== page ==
Updated: June 18, 2014, 11:50 p.m.
Wren Kauffman began identifying as a boy at the age of 9 but was not allowed to change his sex from female to male on official records due to an Alberta law stipulating that a person must undergo gender reassignment surgery before a birth certificate can be reissued. That rule, which hadn't been updated since the 1970s, created a problem for transgender youths such as Kauffman, as the minimum age for getting such surgeries is usually 18 years old.
Image Credit: Global News
Kauffman's family filed a complaint with the Alberta Human Rights Commission, urging the government to recognize him as a boy. Last year, 10-year-old Harriette Cunningham, who was assigned male at birth, similarly petitioned the British Columbia government to change her formal identification documents.
Kauffman's and Cunningham's petitions argued that the current regulations violated the rights of transgender individuals by requiring reassignment surgeries, leaving little recourse for those without the means to pay for such procedures or transgender youths under 18.
Then there's the issue of the importance and number of identifiers listed on today's birth certificate documentation.
"When I first got my birth certificate it had on it as identifying features, my name, my date of birth and my gender — that was it," human rights lawyer Barbara Findlay told Global News. "If I was born 20 or 30 years before it would also have my race and my father's occupation, my class, but we already figured out that those aren’t relevant."
In April, Alberta Premier Dave Hancock agreed, announcing that the surgery requirement would be nixed in his region, just days before a judge determined that the current law violates the rights of transgender people. Judge Brian Burrows struck down sections of the law in an ultimately successful challenge brought by a 23-year-old transgender woman.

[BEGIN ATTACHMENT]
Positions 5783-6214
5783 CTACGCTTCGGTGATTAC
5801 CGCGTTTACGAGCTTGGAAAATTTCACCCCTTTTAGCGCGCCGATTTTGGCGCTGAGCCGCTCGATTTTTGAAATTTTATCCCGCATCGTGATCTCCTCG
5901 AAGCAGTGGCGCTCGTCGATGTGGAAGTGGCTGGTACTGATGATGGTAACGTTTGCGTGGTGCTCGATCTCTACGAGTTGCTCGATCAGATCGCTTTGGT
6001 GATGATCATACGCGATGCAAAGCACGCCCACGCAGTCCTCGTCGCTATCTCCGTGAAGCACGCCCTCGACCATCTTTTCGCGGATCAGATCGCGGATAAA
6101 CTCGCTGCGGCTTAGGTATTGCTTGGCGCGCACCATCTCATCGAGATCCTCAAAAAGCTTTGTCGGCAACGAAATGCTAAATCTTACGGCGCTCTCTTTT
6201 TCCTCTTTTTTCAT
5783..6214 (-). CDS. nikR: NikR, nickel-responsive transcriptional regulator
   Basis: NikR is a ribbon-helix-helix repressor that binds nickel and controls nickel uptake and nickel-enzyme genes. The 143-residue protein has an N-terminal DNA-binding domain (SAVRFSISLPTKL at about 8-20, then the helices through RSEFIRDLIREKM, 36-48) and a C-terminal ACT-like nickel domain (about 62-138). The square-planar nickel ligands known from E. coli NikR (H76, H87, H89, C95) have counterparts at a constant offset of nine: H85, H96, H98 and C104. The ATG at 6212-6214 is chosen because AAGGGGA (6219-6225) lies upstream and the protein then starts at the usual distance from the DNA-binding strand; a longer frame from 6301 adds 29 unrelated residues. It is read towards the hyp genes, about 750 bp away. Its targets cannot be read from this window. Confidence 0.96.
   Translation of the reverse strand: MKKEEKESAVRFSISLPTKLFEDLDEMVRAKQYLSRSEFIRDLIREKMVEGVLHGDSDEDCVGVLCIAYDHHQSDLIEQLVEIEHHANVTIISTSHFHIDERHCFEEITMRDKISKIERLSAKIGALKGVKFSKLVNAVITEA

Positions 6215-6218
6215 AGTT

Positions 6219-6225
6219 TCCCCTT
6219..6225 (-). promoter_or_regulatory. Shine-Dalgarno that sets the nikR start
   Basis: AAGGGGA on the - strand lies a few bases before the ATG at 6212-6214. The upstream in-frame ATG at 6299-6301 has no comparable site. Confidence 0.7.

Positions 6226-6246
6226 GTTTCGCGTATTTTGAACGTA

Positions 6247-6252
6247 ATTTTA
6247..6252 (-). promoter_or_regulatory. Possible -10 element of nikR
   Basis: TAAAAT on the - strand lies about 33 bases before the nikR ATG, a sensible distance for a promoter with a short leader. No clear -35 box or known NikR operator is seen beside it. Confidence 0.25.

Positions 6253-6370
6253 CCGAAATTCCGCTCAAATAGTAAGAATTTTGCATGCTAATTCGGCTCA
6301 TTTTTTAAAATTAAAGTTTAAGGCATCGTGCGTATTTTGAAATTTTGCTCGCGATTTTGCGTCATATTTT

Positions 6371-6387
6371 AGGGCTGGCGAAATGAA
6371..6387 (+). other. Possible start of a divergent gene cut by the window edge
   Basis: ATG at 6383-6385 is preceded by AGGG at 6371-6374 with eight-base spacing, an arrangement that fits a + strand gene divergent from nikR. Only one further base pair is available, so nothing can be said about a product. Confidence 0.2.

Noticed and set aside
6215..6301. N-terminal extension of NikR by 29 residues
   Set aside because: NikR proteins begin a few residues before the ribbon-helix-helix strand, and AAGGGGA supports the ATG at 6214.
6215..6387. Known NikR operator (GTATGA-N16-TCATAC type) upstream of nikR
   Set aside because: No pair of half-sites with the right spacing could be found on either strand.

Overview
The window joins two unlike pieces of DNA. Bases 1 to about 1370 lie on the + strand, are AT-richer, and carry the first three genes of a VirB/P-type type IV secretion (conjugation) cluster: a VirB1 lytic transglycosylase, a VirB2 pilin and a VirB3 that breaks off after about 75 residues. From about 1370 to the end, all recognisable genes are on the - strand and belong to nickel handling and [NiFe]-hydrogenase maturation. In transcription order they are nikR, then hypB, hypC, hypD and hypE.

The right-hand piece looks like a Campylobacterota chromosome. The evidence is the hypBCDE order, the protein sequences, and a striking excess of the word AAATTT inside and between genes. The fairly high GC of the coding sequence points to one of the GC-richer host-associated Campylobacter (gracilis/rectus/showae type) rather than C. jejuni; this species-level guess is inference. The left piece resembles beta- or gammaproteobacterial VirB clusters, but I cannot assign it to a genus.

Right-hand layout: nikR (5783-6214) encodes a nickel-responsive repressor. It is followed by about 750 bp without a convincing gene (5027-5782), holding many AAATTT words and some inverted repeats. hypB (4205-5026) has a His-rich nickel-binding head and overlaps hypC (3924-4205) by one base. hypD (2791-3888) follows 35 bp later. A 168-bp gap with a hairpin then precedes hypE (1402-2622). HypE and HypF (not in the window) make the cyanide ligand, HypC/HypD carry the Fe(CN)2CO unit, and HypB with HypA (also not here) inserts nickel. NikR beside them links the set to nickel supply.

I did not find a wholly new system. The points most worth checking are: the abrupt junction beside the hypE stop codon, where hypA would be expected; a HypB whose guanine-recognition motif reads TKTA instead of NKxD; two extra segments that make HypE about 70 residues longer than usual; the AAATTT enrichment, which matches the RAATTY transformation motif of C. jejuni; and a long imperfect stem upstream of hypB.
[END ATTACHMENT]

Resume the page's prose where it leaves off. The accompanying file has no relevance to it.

These important steps mean that Alberta is well on its way to joining Ontario as well as six U.S. states — New York, California, Iowa, Oregon, Vermont, Washington and Washington, D.C. — in waiving the legal requirement to have reassignment surgery before changing a birth certificate. These regions now allow transgender people to correct their birth certificates after providing a doctor's note confirming the person's gender identity.
"A birth certificate is a fundamental form of identification. This will ensure that transgender people can obtain accurate birth certificates that reflect who they are," Michael Silverman, executive director of the Transgender Legal Defense and Education Fund, said earlier this month following New York's policy change.
"It also means they will stop being subjected to harassment and discrimination in areas like employment where identification is essential to proving eligibility to work," Silverman noted.
Image Credit: Global News
While there remain many misconceptions about the transgender community, not everyone can or wants to undergo reassignment surgery. In fact, only about a quarter of trans people opts for reassignment surgery due to prohibitive costs, health hazards and the risk of infertility — and for those who do, the process can take years. Of those who transition surgically, just 21% are able to update all of their legal records.
The choices for children of course are even more limited. But Kauffman's story is slowly becoming increasingly common. More and more children are coming out as transgender, Kris Wells, a researcher with the Institute for Sexual Minority Studies and Services at the University of Alberta, told the Star. While some families choose to keep their child's trangender identity a secret, others are taking a more active approach.
Kauffman's mother, Wendy, said that at first, she thought her child's demands — to cut his hair short like Zac Efron, for example — were just a phase. But by the time he hit 9 years old, it was clear this was much more than a passing fancy.
"I love you whether you're a boy or a girl and I understand now," she said she told her child, according to the Star. "And we'll figure out how we can help you. And we’ll do it together."
For now, Kauffman is using injections to halt puberty. In a few years, he'll be able to start taking male hormones, and at age 18 he'll decide whether wants to go through with surgery, on his own terms.
According to the World Health Organization, surgery requirements for legal gender change play into the "forced, coercive and otherwise involuntary sterilization" of transgender people. But thanks to a 12-year-old boy in Alberta, North America is plodding toward a legal standard that may one day discriminate neither by gender nor by age.